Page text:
Isobar NowLab WebVR Demo


Try it live here!

At the time, my day job was leading front-end digital transformations for clients of Isobar, a global digital marketing agency.

In my spare time, I also headed up the Boston outpost of the Isobar Nowlab. The NowLab's purpose was to explore cutting-edge interactive technologies and introduce them back to the organization for use in potential client pitches and projects.

To that end, I took a quick dive into the world of WebVR using the A-Frame library and held a session to share my findings.

Screenshot of WebVR demo experience
Screenshot of my WebVR demo — a scale replica of the NowLab room in our office

My goals were:

  1. Demonstrate rapid prototyping of a VR experience
  2. Explore the benefits and limitations of WebVR as a VR deployment strategy
  3. Experiment with the idea of a room-scale VR environment that accurately matches the physical environment the player is in

In a couple of short sessions, I created a simple 3D model of the Isobar NowLab room in our Boston office, using the HTML-like structure of A-Frame to rapidly test and iterate. Photos of the carpet, couch fabric, ceiling tiles, etc. served as textures for the 3D objects.

For example, below is what the code for the couch looked like (you can see the full code by opening View Page Source on the live demo linked above).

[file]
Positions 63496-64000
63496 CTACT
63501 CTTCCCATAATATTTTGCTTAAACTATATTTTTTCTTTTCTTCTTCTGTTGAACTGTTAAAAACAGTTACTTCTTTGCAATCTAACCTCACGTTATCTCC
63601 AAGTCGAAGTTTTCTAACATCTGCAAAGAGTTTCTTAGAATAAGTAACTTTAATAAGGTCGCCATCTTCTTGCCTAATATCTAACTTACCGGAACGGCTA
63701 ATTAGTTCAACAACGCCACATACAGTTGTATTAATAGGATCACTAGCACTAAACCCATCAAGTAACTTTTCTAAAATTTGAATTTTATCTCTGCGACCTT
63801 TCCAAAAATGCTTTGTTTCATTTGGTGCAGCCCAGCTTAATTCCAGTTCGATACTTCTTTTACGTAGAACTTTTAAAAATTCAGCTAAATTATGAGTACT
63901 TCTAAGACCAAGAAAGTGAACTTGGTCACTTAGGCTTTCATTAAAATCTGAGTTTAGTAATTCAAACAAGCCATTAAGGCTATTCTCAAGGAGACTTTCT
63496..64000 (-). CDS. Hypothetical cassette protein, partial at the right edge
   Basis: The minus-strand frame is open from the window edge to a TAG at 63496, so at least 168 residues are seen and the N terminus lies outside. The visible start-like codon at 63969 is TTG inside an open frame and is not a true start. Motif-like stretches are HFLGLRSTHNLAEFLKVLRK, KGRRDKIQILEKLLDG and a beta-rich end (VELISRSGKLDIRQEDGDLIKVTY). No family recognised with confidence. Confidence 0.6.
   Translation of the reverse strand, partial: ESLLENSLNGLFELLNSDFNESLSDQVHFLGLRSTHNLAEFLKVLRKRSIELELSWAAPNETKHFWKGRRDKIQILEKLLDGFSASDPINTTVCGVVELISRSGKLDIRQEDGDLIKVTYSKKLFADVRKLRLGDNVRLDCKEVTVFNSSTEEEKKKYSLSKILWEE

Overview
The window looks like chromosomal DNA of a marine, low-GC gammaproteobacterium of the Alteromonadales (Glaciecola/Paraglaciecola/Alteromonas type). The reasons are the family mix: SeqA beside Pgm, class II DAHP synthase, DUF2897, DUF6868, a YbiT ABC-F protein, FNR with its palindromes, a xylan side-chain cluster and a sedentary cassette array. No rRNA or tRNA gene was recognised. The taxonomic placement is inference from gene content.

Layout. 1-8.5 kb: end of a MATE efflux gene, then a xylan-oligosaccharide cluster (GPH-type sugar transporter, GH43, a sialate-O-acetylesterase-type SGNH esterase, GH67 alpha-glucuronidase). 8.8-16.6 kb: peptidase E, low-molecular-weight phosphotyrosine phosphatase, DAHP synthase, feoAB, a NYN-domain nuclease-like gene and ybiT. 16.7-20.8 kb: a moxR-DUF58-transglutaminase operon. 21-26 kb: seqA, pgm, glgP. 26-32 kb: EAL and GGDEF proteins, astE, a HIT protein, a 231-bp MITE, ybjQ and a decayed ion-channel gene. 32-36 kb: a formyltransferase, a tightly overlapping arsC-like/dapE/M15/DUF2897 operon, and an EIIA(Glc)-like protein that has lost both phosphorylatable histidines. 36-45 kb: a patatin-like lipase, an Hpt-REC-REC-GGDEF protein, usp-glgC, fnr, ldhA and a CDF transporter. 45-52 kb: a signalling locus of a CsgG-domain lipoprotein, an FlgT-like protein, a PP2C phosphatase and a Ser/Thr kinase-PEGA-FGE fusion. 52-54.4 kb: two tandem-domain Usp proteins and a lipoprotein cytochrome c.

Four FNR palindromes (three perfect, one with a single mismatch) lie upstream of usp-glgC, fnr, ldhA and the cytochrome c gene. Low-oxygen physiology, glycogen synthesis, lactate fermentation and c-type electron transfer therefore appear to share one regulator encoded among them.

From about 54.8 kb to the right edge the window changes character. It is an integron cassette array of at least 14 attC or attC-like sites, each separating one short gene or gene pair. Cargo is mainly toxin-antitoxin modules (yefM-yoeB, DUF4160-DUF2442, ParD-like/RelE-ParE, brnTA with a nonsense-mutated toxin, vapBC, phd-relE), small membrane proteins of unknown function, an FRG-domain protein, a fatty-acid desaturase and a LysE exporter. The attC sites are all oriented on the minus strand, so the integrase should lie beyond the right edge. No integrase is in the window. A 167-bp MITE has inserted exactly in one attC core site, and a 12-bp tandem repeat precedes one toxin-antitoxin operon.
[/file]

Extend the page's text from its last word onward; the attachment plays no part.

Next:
<img id="couch-bottom" src="img/couch-bottom.jpg">

<!-- nowlab couch -->
<a-entity position="-2.065 0 -0.57">
  position="0 0.205 0"
  repeat="4 1"
  shadow="cast: true"
  position="0 0.575 0.345"
  repeat="4 1"
  shadow="cast: true"

A-Frame proved 100% true to scale, allowing me to specify dimensions in meters. Since we had calibrated the VR headset in the NowLab to be room scale, when I sat on the couch in VR, I sat on the couch in real life.

Comparison of a real photo of the NowLab room to the VR recreation
Comparison of the actual NowLab (top) to the VR recreation (bottom)

In all, I was able to create the entire scene using the following:

  • 3 light entities
  • 4 cylinder entities
  • 9 image assets
  • 66 box entities
  • 83 plane entities

WebVR was very new and only supported by Firefox at the time, but it was fascinating how easy, open, and accessible it made creating and deploying a VR experience, in the best tradition of the web.

Attendees of the talk received a quick overview of the technology, the history, the code involved, and a chance to experience the live VR demo.

Timeline of key events in WebVR history from 2015 to 2018
A slide from my talk — a timeline of key events in WebVR history from 2015 to 2018